Los resultados muestran que a pesar de que el enfriamiento al aire, seguido por inmersión en CO2, puede reducir eficazmente la austenita retenida, esto no es. microestructura del material está formada por dendritas finas de austenita men de austenita retenida depende de manera crítica de los parámetros del. microestructuras son extraordinariamente duras ( HV) y resistentes (2,5 GPa) . Palabras clave. Bainita. Austenita retenida. Aceros. Transformaciones de fase.
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Gates, “A transformation toughening white cast iron”, Journal of Materials Science 32, pp.
This behavior was encountered in other investigations  and could be explained by the slow solidification of the alloy. During the heat treatment, the ferrous matrix is supersaturated with carbon and chromium leading to the precipitation of secondary carbides.
Sare, “Abrasion resistance and fracture toughness of white cast irons”, Met. V is the volume of the lost material mm 3 ,H represents the material hardness BrinellP is the load used in the tests kg and L is the sliding distance mm.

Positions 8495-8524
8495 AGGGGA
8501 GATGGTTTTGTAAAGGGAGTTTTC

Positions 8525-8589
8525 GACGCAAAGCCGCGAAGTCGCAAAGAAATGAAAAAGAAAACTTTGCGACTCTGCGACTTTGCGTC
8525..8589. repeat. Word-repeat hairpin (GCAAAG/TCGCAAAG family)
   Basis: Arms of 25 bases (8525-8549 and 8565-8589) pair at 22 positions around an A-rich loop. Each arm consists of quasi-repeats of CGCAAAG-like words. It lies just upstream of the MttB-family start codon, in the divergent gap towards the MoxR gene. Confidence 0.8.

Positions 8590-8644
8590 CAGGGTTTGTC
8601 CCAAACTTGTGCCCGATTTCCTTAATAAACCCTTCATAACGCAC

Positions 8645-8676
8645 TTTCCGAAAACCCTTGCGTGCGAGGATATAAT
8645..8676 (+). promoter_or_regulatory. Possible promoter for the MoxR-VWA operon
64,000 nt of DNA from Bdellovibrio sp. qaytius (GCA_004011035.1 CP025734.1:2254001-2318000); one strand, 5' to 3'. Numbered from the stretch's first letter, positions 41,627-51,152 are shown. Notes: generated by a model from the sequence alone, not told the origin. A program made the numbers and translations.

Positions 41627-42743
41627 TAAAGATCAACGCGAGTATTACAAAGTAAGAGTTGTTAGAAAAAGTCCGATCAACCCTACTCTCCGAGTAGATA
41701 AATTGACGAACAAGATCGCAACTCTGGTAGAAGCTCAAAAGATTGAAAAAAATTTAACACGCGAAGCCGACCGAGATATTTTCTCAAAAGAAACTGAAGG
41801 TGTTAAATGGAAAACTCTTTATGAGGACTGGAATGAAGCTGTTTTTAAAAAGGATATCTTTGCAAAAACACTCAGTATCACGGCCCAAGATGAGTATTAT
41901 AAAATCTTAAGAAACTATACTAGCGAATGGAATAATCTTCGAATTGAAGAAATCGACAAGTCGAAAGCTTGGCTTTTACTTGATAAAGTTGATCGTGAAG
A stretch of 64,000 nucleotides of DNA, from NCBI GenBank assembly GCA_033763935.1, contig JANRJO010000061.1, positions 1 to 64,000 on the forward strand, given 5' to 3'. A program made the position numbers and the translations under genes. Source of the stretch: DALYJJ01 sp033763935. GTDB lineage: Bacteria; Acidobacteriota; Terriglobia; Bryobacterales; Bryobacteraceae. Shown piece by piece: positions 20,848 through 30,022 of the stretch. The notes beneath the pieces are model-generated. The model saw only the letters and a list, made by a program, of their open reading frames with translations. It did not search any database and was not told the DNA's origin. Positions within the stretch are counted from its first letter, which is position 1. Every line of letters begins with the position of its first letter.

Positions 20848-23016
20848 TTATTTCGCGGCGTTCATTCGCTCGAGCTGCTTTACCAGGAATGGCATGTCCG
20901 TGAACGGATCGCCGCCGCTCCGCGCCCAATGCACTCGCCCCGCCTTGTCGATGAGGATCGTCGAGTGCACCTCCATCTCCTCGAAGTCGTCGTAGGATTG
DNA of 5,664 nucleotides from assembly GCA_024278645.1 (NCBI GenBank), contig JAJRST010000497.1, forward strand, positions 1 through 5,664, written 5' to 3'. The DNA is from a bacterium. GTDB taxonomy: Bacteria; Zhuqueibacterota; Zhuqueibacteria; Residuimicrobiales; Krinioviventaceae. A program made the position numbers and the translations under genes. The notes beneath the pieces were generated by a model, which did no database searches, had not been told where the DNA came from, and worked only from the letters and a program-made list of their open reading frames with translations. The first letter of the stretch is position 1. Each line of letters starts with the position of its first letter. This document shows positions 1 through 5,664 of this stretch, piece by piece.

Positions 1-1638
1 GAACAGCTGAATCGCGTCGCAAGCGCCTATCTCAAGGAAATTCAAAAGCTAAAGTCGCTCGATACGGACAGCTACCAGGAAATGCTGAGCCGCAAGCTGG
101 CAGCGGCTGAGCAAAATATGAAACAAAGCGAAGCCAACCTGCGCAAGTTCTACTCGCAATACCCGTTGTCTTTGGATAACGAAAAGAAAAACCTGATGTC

After the hardness values were obtained, the wear coefficient Ks was calculated according to equation 2 :. The chemical composition of the studied high chromium white cast iron was marked with 1 in Fig.
Given the above problem, the aim of the present investigation is to establish the effect of different cooling media used after destabilization treatment on the wear resistance of a white cast iron. The influence of different cooling media after destabilization heat treatments on high chromium white cast iron was investigated.
A correlation between hardness and wear behavior volumetric loss and wear coefficient is given in Fig. Hawk, “Effect of carbide orientation on abrasion of high Cr white cast iron”, Wearpp. It was determined that the matrix structure is predominantly austenite austenite dendrites proeutecticwith an approximate 1. The microstructure of the as-cast presented an austenitic matrix austenite dendrites proeutecticsecondary austenite eutecticwith precipitated chromium carbides found along the dendrite boundaries.